Large portions of Madagascar's population are on the verge of famine due to four years of poor rainfall, with climate change recognized as the single primary cause of the disaster.
Famines have historically been caused by a combination of factors, including pests, natural disasters, human conflict, and political corruption; however, the United Nations (UN) and other humanitarian organizations claim that this is the first famine caused solely by the effects of greenhouse gas emissions.
A famine is characterized by widespread food scarcity caused by a variety of reasons such as conflict, inflation, crop failure, population imbalance, or government policy. Regional hunger, famine, epidemics, and increased mortality are frequently preceded or followed by this phenomenon.
The World Food Programme stated on June 22, 2021, that 41 million people in 43 countries were on the verge of starvation, while 584,000 people in Ethiopia, Madagascar, South Sudan, and Yemen were already facing famine-like conditions.
The calamity is wreaking havoc in the so-called Grand Sud region of the island's south, where 1.14 million people are presently food insecure.
According to the United Nations, the number of people living in level five "catastrophic" circumstances - the most severe category of danger - could reach 28,000 by October, with 110,000 children facing malnutrition and "irreversible harm" to their growth and development.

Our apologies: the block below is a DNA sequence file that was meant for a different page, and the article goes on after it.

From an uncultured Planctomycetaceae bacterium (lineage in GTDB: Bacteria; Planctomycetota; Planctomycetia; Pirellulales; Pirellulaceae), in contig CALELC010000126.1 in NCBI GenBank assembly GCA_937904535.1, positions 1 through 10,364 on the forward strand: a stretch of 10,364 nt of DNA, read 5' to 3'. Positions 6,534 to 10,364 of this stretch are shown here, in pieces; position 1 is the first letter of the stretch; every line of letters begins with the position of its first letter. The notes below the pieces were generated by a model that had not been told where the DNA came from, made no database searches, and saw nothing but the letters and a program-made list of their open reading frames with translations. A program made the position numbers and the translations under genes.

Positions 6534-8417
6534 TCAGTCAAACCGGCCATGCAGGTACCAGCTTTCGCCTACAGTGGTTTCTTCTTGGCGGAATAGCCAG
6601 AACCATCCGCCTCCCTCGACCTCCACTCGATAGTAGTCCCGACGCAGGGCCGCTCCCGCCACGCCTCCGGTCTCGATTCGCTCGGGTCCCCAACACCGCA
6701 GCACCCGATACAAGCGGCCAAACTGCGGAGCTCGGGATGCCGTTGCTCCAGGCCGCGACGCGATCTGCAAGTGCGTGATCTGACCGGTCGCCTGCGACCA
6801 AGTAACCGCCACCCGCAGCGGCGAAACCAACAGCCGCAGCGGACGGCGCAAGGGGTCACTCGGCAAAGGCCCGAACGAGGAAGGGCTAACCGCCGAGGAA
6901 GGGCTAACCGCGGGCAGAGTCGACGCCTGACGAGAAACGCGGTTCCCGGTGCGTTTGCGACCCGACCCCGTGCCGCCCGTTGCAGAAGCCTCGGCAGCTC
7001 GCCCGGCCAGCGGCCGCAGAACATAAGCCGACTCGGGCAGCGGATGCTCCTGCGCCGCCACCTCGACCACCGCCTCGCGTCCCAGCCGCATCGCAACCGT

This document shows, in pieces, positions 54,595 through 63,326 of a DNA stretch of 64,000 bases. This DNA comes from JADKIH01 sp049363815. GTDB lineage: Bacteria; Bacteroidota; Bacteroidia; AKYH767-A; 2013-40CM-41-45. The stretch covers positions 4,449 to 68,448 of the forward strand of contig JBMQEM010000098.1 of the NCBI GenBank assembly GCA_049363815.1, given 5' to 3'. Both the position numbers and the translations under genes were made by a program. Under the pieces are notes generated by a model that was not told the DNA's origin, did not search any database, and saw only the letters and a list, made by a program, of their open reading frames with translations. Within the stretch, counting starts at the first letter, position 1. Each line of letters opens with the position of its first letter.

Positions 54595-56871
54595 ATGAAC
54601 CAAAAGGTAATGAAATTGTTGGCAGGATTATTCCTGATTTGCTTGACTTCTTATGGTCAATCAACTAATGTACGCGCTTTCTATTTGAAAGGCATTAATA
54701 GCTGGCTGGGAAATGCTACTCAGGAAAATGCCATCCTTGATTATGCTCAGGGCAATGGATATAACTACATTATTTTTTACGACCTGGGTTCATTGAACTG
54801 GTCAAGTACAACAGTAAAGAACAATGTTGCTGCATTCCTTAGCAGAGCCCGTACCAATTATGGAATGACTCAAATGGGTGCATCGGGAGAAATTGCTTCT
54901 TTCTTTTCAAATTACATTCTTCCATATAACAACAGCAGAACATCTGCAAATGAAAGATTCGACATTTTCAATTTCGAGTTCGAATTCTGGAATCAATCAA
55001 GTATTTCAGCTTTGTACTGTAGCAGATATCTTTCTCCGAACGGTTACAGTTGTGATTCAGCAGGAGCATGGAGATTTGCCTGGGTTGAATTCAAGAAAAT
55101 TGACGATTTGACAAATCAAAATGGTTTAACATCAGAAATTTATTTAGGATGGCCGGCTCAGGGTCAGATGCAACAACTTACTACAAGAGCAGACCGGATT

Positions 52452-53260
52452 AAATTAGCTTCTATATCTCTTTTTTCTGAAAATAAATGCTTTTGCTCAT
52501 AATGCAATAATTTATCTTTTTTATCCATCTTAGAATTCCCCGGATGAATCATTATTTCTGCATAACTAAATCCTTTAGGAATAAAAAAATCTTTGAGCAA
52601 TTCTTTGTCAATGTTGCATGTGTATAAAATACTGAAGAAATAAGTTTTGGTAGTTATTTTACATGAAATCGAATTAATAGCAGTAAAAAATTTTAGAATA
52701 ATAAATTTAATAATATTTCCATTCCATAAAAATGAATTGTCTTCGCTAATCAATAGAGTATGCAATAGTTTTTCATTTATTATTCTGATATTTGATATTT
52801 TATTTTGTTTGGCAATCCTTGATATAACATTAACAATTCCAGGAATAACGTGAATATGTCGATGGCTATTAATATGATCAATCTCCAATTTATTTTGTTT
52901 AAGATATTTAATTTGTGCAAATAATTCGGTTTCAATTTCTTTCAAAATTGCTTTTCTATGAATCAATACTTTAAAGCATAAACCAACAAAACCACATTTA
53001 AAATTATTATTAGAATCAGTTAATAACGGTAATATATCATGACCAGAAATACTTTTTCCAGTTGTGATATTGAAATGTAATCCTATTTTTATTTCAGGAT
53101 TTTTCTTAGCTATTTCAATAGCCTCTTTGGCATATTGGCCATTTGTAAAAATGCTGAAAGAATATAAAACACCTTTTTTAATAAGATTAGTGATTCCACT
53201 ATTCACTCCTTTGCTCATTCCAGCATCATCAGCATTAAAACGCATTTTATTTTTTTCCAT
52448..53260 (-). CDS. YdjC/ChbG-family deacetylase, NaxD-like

Drought after drought after drought.— UN Humanitarian (@UNOCHA) July 26, 2021
Southern Madagascar is the only place in the world with famine-like conditions that are NOT driven by conflict, but the #ClimateEmergency.
Blaming Global Warming
Madagascar is not suffering any natural or man-made conditions usually associated with famine, prompting officials to blame the current predicament on climate change. According to David Beasley, climate change, not war or conflict, is to blame, executive director of the United Nations World Food Program (WFP).
"This is what the actual impacts of climate change look like," Issa Sanogo, the UN Resident Coordinator in Madagascar, remarked. Given that Madagascar produces less than 0.01 percent of global greenhouse gas emissions, the reality that Madagascans are now significant climate change sufferers appears grotesquely unfair. "[These] communities [are] suffering every day from the terrible effects of a crisis they did not cause," Sanogo reminds out.
Based on reports from individuals on the ground in the Grand Sud, the situation has deteriorated to the point that many people are going to great lengths to feed themselves and their children. According to Beasley, for months, families have been subsisting on uncooked red cactus fruits, wild foliage, and locusts.
According to the latest government data, "the number of children hospitalized for treatment for severe acute malnutrition in the Grand Sud between January and March was triple the five-year average," says WFP spokesman Shelley Thakral.
Worryingly, things are expected to grow much worse shortly, as Thakral explains: "The next planting season is less than two months away, and the food production prediction is dismal." There is no water and little likelihood of rain because the country is covered with sand."
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